I’ve been cooking regularly since I was 8 years old.
As a child I’d come home from school, make myself a 1/2 serving of stove-top stuffing, and watch Arthur. Then as I got older I’d make myself grilled cheese sandwiches with hot dogs, or macaroni and cheese from the Kraft box. My palette was very sophisticated, obviously.
This kind of incredible cooking grew a bit throughout high school and college, but it took a big turn my senior year with the help of my roommate – and chef extraordinaire – Dianne. After that, I began cooking regularly, creatively, and pretty damn well. (This is my horn… toot toot!)
However, kitchens and I don’t always get along.
For example, my sister’s kitchen hates me. I can never get a pot of water to fully boil at her house; no matter how long I leave it on with a lid on it on high heat. Almost every time I cook a full sized meal (not just a small portion for myself) I end up cutting or burning myself.
Usually it’s small…a little finger cut or a quick arm burn from grabbing something out of the oven too carelessly… but sometimes… just sometimes… it’s bigger and proves how important a “sous chef” can be.
Welcome to Thanksgiving 2008*
Thanksgiving is MY meal. I cook it. Always. Well at least since 2006. I do the whole thing. From scratch. Butternut squash soup, brined and roasted turkey (sometimes just breast,) stuffing/dressing, green beans, cranberry sauce, sweet potatoes and some roasted veggies. All from scratch. Over the years some of the recipes have evolved. My siblings have picked up a few items (my brother’s wife does the sweet potatoes and he likes to bring a veggie dish; my sister handles dessert and appetizers) but it has stayed “MY” holiday.
T-Gives 2008 started like any normal holiday. I was in the kitchen (already dressed up with my hair done, wearing my black Calphalon apron with little holsters for all my utensils and recipes,) my family – except my dad – that had arrived were in the family room watching football and/or playing games. Dad was in the kitchen dutifully washing serving dishes, and handing me tools like a prep-nurse would to a surgeon.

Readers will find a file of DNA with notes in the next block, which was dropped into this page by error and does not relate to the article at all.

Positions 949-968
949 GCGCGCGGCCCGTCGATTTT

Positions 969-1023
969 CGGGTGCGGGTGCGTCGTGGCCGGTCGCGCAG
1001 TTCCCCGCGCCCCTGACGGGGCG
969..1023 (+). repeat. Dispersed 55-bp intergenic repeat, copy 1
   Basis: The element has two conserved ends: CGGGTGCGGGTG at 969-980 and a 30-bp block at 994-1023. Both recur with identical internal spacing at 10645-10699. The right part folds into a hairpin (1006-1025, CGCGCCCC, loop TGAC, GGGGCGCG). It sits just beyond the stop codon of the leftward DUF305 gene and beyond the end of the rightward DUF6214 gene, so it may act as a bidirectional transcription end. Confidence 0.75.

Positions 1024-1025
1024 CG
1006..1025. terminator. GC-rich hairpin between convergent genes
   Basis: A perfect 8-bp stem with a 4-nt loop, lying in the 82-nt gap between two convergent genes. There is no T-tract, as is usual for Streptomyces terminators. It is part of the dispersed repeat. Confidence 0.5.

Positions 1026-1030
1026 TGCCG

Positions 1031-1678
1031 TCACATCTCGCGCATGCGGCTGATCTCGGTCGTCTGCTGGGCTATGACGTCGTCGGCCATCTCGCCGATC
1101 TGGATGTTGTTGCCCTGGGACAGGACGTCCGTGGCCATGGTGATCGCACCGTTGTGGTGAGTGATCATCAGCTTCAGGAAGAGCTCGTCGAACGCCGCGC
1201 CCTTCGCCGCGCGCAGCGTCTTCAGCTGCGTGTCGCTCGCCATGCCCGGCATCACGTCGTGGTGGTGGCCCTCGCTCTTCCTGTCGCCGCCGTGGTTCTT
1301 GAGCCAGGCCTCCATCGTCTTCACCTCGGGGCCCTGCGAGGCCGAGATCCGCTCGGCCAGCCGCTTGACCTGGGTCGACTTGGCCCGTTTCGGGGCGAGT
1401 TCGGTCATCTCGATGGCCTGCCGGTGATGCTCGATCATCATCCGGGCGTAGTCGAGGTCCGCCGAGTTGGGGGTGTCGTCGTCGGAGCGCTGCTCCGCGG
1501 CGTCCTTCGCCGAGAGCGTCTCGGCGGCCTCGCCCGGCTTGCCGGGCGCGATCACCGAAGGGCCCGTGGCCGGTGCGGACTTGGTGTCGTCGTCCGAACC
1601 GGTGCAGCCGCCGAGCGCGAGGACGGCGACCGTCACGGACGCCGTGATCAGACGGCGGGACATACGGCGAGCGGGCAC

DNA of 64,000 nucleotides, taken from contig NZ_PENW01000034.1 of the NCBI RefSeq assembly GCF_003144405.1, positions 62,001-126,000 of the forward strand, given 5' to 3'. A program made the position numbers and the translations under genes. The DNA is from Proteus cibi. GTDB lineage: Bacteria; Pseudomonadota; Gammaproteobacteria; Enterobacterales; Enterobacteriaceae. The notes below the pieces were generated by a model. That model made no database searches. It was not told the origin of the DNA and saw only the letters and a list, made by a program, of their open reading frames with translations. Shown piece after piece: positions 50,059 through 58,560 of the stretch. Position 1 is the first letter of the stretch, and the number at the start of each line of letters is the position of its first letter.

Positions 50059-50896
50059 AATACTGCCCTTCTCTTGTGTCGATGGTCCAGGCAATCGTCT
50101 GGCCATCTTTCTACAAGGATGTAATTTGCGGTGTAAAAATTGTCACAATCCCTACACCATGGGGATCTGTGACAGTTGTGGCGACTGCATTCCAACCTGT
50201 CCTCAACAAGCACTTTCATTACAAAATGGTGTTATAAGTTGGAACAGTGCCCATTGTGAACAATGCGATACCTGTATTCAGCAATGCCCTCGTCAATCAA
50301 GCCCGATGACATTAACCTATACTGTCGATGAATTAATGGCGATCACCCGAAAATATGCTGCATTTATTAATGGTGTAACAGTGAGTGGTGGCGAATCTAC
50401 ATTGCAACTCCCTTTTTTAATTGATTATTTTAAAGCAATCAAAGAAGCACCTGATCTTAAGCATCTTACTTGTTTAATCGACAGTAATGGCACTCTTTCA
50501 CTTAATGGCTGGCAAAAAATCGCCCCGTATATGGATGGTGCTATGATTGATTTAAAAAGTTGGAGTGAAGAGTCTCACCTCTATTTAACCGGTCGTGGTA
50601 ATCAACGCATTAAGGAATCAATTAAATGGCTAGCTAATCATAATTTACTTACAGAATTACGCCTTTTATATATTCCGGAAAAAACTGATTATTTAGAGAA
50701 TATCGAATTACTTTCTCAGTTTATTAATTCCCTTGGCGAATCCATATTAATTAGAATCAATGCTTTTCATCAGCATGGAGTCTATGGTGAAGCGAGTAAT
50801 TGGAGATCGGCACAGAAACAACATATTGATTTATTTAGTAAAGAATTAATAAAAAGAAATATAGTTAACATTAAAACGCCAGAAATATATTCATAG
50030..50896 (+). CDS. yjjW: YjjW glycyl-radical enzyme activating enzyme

Have you ever done the little “time saving” method of chopping an onion where you slice almost all the way through it length-wise and width-wise before you slice and chop it? If you have no idea what I’m talking about…click here. It’s important for the story.
So I’m at the middle part of the onion… 1:28ish on that video… and my knife sticks. So I’m pushing the onion down with my left hand and trying to force the knife through with my right hand.
I did it. I pushed the knife through, eventually.
Right into my G D hand.
As calmly as possible I said “Hey, Dad… can you come here please?” and hold out my left hand which has a knife in it…a knife that I’m still holding in my right hand. I hadn’t wanted to move it because it didn’t yet hurt and it wasn’t bleeding yet. After making sure the kids wouldn’t come into the kitchen, my dad and I walked over to the sink to run cold water over my hand and pull out the knife.
Imagine an in-ground sprinkler head that is stuck down when the water comes out. Imagine how the water gurgles and bubbles out in the same quantity, but without spreading evenly across the grass.
Now imagine that the water is blood.
My mom comes in and immediately announces that I need to go to the hospital and get stitches which I am wholly opposed to because (1) I don’t wanna, (2) someone has to cook Thanksgiving, and (3) I don’t WANNA!!!
So my mom pulled out her “I could totally be a doctor…who needs that pesky degree” kit and starts making butterfly bandages out of tape and regular band-aids.
She wrapped the SHIT out of my hand and made me a deal: If I bled through the bandage, I had to go to the hospital. Otherwise I could just deal with the throbbing pain of a knife recently being in my hand.
And now for the reason why having a “sous chef” is imperative:
My dad took on the job of arm holder. While I continued using my right arm/hand to chop veggies, mix broth, roast, baste, and saute, my dad held my left hand above my head so that blood wouldn’t rush to my hand and bleed through the bandage. This lasted at least an hour and a half.
And Thanksgiving 2008 was cooked and consumed successfully.
Have your parents ever gone above and beyond the call of duty for an injury of yours? Every put a knife through your hand?
*It may not have been 2008. It could have been 2007. Whichever one was the year after my sister and brother-in-law went to see his family for thanksgiving. I can’t remember…